Carry the change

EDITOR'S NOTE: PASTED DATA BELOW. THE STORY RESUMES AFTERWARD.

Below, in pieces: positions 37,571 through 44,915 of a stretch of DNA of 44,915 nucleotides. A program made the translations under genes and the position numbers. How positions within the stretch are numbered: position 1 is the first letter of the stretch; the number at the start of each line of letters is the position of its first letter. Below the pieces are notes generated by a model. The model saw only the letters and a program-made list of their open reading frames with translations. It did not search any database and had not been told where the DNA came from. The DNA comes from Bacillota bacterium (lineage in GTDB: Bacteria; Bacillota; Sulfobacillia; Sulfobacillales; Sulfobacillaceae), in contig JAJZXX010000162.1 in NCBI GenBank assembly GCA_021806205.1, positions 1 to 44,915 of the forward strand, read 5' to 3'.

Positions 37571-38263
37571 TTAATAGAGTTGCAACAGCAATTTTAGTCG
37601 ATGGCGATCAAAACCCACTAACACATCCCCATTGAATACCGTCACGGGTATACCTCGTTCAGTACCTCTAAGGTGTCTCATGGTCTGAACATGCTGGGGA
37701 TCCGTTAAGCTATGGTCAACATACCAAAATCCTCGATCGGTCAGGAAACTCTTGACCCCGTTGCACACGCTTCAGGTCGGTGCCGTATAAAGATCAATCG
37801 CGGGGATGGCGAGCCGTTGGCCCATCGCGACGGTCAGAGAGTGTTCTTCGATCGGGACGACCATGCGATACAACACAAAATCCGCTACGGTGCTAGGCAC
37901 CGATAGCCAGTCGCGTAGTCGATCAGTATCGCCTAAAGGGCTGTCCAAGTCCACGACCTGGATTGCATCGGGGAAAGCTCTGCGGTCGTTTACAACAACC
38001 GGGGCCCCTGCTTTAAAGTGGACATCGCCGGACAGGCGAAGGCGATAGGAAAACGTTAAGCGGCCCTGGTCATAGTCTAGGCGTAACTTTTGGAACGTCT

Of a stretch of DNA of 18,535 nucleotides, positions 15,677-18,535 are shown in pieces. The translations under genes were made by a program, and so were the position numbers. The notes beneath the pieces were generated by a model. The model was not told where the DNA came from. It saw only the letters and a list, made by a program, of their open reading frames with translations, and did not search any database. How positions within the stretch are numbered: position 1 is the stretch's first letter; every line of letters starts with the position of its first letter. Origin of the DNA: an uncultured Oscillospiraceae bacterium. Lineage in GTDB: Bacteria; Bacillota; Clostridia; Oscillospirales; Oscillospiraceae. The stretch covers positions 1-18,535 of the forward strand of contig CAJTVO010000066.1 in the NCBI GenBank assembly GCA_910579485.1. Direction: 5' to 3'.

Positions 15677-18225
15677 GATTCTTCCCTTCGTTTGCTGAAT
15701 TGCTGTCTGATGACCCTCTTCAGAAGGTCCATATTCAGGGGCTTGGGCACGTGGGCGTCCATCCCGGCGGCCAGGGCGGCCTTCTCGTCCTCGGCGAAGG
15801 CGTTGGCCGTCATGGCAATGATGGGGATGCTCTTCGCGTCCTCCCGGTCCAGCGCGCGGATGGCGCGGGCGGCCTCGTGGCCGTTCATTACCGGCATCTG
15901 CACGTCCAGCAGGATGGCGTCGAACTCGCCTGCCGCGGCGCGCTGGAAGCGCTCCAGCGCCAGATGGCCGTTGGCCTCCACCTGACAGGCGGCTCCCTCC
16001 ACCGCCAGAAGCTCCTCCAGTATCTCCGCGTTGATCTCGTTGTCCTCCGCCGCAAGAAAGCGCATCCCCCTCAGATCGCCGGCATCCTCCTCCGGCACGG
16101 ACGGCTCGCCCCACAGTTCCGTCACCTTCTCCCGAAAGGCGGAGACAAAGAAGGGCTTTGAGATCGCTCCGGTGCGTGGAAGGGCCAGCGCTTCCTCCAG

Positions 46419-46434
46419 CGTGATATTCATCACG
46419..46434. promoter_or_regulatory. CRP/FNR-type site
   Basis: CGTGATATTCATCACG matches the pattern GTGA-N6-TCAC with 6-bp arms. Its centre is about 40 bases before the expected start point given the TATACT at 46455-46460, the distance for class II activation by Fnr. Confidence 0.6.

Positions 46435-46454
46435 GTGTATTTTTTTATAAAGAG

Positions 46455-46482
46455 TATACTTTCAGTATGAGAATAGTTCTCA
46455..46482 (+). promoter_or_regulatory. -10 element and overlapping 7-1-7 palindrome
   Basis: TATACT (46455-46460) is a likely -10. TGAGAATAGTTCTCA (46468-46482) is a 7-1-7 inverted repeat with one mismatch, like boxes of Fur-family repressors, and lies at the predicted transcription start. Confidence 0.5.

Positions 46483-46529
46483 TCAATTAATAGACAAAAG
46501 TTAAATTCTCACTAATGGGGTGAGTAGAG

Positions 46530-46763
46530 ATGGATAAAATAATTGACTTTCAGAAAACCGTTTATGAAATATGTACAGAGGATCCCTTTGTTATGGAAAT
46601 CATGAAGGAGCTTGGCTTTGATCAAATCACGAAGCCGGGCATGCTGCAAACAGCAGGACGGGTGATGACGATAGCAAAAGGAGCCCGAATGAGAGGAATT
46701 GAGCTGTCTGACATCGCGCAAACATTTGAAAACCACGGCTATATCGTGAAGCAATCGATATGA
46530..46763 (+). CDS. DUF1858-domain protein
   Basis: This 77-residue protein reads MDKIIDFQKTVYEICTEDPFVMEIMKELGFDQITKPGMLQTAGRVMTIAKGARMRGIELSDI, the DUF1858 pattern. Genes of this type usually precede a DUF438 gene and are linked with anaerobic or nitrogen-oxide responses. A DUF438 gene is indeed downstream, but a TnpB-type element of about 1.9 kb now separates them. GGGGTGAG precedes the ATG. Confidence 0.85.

Last week’s election of Barack Obama to the presidency of the United States heralded a great shift in power in this nation – it was the cry of a new generation coming to power and a wrestling of the reins of history the baby boomers who have led us so far astray. More crucial, even, than president-elect Obama’s support among black and minority voters was his overwhelming support among the nation’s youth. He assumed the role of our candidate in a battle that pitched the ways and thinking of the past against that of the future.And we won. And rightly, justly, heartily and tearfully we celebrated. We hollered, we drank, we marched and we embraced one another in a surge of joy and relief on the kind of scale and power that we will likely never again be a part of. But we would like to take this opportunity to hammer-in the sober reality of that moment. It is a timeless, universal and even clichéd truth – with this great new power we have assumed, we must also assume great responsibility. As impressive and inspiring a character as Obama is, it would be unfair and unreasonable for us to expect him to bandage this country all by his lonesome. We must channel the energy that propelled the man – despite great odds – into the White House to allow him to create that change. Like it or not, the house is now ours and, though we did not make the mess, it is our duty to clean it up. So yes, fellow students and fellow Americans, rejoice! But do not do so without keeping sight about what it is we rejoice for. It is not because we have already succeeded, but because the great weight that slowed progress and made change a struggle has been lifted – the seed of reform has been planted. The planting of a seed is not the end of the story. The uphill climb is still ahead of us, and if this country – if our fellow men and women – are to succeed all who care must focus their efforts on this journey. There are no simple prescriptions for change, but we can say this: we must all find some way to contribute.